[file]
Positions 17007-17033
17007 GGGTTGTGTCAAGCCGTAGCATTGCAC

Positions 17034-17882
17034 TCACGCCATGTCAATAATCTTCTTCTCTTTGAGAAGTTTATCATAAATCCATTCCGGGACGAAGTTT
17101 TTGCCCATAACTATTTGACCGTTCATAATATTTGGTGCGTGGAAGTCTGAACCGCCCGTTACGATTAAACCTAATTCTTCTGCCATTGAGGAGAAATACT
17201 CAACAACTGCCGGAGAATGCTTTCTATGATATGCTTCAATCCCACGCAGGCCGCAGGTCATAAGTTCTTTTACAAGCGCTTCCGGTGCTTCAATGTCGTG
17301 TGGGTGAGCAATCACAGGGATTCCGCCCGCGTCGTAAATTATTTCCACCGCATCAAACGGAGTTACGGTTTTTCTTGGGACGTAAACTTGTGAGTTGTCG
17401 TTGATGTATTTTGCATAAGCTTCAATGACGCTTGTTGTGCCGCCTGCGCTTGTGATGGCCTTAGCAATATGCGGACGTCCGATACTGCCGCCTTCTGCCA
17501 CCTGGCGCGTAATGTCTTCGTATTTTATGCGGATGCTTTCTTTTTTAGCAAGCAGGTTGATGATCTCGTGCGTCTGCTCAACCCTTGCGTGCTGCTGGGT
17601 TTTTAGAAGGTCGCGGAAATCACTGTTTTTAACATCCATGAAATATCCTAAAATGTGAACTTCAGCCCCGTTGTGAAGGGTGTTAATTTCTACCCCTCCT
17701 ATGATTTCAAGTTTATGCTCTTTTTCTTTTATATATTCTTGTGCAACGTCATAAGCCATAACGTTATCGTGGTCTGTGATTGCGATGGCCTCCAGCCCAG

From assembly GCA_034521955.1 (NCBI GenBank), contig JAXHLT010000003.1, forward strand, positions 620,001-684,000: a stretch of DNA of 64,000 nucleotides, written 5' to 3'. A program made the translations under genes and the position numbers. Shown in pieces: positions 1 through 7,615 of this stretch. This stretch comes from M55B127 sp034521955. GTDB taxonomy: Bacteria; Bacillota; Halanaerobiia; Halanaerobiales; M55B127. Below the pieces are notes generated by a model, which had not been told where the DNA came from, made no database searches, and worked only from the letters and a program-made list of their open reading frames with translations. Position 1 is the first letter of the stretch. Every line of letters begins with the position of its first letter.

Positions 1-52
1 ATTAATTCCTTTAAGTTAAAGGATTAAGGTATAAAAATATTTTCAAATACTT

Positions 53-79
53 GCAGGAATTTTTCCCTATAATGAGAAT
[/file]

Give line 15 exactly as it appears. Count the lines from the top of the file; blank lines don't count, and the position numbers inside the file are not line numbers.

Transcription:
Positions 53-79